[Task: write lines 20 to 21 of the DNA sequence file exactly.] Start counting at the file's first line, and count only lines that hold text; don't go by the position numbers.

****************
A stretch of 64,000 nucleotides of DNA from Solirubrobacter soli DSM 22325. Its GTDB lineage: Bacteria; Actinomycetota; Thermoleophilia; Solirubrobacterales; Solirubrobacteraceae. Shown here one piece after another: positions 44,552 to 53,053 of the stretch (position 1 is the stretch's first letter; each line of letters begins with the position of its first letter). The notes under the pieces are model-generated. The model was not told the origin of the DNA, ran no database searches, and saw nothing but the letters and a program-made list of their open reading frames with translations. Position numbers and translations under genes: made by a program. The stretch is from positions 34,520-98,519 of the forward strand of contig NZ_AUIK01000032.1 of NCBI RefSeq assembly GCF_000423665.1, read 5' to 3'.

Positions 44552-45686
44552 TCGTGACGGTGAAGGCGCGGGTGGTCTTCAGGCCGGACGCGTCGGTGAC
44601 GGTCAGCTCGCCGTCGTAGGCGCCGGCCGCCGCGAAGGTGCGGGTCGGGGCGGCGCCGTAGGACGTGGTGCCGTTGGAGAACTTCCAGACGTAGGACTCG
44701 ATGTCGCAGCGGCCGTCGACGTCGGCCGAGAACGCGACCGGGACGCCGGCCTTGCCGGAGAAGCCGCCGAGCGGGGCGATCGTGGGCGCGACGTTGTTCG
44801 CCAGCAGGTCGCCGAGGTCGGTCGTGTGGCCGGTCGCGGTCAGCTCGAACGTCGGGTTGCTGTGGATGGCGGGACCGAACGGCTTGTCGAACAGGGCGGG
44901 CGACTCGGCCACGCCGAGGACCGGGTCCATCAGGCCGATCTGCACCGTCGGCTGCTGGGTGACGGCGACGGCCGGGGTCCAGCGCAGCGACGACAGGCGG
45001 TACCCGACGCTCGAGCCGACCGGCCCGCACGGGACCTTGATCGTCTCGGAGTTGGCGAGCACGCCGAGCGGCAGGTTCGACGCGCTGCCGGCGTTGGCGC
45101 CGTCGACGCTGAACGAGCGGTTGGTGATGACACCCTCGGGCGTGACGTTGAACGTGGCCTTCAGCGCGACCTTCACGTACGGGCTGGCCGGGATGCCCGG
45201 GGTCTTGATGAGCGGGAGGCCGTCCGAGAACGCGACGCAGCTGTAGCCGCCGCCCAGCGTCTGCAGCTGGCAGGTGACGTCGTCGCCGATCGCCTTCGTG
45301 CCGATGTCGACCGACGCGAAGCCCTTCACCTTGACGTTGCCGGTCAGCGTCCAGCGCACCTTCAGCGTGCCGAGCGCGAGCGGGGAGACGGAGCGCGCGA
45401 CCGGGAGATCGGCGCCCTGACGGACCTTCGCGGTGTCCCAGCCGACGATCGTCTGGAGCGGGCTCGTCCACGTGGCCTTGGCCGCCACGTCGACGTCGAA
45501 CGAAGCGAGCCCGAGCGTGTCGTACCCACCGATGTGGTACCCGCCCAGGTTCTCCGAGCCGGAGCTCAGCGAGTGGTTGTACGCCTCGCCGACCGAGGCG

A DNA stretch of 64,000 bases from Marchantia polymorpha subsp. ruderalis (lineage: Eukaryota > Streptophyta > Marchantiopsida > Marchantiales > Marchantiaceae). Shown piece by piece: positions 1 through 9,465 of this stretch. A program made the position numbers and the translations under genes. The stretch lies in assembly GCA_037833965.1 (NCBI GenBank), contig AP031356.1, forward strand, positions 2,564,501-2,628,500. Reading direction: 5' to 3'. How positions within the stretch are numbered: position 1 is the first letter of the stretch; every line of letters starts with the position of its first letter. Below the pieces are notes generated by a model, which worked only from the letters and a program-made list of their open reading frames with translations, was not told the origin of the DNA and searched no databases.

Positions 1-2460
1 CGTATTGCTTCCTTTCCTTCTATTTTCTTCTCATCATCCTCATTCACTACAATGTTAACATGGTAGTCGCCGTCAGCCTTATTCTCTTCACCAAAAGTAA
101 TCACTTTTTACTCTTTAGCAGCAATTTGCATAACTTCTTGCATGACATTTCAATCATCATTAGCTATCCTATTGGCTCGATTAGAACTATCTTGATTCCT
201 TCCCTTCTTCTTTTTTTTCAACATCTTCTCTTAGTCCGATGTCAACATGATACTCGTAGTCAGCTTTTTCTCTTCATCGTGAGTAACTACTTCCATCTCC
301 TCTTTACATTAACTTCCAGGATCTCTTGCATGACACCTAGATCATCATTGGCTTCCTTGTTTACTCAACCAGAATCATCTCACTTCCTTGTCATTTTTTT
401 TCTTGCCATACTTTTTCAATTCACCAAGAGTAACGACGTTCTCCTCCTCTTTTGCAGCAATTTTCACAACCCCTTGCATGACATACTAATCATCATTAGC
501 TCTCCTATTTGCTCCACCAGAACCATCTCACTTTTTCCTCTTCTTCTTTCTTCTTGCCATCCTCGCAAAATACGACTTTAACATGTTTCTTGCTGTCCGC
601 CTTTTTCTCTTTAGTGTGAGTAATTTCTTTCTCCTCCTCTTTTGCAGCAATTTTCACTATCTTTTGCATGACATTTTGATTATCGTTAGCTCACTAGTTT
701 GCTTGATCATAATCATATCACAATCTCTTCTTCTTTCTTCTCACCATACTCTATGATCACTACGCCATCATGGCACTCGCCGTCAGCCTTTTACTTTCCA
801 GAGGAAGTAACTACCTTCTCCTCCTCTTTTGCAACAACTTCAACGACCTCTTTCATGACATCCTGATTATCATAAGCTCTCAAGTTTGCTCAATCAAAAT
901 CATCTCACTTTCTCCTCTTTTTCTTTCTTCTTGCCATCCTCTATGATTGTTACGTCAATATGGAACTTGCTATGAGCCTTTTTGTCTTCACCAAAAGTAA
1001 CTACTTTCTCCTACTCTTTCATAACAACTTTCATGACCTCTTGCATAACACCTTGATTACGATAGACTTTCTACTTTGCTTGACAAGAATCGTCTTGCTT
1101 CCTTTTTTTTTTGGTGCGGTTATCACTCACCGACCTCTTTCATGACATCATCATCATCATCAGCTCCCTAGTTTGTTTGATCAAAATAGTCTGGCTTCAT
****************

401 TCTTGCCATACTTTTTCAATTCACCAAGAGTAACGACGTTCTCCTCCTCTTTTGCAGCAATTTTCACAACCCCTTGCATGACATACTAATCATCATTAGC
501 TCTCCTATTTGCTCCACCAGAACCATCTCACTTTTTCCTCTTCTTCTTTCTTCTTGCCATCCTCGCAAAATACGACTTTAACATGTTTCTTGCTGTCCGC